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Am J Clin Oncol. 2005 Jun;28(3):248-54.

Evaluation of the effect of age on treatment-related mortality and relapse in patients with high-risk primary breast cancer receiving high-dose chemotherapy.

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1
University of Colorado Bone Marrow Transplant Program, Denver, CO, USA. ynieto@unav.es

Abstract

There are contradictory results regarding a potential increased responsiveness of younger women with high-risk primary breast cancer to high-dose compared with standard-dose chemotherapy. Observations from some, but not all, randomized trials, suggest that the potential benefit of high-dose treatment may be limited to younger patients. We analyzed, at median follow-up of 8 years, the prognostic effect of age in 264 patients enrolled in prospective phase II and III trials of high-dose chemotherapy, using a uniform regimen. Median age was 49 (range, 36-71). Among patients < or = 49 and > 49 years of age, the relapse rates were 27% and 25%, respectively (P = 0.7). In those age groups, the transplant-related mortality rates were 6.5% and 4%, respectively (P = 0.8). No age differences were observed between patients surviving transplant (median age 49) and those who experienced transplant-related mortality (median 47.5) (P = 0.9). Event-free survival (P = 0.3) and overall survival (P = 0.4) did not differ between patients < or = 49 and > 49 years of age. In conclusion, we did not detect a detrimental effect of older age on transplant-related mortality or relapse after high-dose chemotherapy for high-risk primary breast cancer at long-term follow-up. The debate about the age effect in this population remains unsettled.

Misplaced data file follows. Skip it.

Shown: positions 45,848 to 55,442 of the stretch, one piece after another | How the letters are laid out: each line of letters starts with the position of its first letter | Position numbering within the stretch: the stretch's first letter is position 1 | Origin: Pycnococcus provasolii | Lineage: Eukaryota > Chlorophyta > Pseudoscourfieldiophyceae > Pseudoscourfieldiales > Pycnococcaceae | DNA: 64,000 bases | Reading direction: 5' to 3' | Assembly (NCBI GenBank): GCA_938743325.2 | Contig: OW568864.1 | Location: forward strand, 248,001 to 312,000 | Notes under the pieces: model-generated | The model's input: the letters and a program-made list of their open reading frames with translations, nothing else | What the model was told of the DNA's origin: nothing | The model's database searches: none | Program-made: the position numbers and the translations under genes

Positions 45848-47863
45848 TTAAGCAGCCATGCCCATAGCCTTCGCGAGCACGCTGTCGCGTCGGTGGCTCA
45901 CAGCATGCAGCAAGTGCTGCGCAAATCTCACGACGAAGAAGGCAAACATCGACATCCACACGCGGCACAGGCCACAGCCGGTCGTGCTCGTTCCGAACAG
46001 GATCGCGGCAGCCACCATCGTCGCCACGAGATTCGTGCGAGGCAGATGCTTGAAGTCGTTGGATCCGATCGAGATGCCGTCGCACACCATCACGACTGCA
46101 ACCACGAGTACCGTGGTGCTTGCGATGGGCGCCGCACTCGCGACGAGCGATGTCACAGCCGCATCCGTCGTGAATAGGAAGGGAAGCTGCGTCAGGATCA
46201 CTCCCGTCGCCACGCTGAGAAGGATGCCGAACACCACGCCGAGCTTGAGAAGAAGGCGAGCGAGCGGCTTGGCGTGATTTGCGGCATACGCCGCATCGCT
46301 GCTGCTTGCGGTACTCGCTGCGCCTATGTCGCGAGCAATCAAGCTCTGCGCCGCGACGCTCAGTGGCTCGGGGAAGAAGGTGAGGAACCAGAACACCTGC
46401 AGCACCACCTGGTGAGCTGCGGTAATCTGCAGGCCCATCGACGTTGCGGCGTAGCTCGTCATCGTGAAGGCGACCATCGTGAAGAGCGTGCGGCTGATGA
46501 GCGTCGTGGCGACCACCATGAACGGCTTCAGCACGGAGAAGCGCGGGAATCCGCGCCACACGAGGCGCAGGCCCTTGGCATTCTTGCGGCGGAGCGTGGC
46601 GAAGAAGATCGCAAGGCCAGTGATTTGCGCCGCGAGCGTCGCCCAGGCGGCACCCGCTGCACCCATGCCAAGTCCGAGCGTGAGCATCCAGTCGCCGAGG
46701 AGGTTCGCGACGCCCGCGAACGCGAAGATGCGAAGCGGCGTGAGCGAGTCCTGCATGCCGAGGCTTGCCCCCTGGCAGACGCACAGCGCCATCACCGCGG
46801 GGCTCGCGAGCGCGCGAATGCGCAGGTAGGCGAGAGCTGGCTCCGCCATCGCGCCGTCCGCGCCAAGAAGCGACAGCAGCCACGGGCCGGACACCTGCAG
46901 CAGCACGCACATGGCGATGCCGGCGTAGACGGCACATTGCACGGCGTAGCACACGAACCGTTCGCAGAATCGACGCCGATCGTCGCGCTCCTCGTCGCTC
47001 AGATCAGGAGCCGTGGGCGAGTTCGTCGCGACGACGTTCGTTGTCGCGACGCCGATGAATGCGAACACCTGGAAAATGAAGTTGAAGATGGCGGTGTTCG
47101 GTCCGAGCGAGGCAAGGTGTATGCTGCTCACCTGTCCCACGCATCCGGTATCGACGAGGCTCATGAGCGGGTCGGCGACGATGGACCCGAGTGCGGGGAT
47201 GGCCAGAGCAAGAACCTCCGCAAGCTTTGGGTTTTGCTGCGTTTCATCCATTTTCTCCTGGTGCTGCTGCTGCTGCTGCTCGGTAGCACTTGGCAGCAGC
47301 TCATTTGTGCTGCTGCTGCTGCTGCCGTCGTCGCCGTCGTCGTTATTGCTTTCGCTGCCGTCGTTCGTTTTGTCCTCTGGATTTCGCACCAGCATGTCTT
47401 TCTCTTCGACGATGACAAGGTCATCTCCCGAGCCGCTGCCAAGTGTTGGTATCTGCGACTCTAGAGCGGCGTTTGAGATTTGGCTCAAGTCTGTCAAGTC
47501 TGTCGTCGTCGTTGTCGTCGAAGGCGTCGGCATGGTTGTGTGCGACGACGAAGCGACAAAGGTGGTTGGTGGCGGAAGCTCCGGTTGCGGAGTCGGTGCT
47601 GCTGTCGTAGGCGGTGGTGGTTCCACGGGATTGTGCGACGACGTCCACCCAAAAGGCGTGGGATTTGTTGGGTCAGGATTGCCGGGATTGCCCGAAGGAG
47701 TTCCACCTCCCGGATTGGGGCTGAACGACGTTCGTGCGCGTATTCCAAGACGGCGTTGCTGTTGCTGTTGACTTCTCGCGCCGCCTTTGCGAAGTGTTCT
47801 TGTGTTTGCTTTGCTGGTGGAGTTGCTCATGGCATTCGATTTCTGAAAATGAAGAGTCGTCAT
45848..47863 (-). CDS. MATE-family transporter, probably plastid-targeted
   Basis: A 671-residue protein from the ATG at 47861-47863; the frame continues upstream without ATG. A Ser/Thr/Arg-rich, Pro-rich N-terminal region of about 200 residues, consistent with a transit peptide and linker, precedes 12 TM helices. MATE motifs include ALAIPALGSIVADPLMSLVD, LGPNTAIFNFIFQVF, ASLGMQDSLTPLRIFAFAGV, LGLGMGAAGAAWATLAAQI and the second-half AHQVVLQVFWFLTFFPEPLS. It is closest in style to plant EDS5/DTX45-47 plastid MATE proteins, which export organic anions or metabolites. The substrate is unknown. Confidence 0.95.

[Indexed for MEDLINE]

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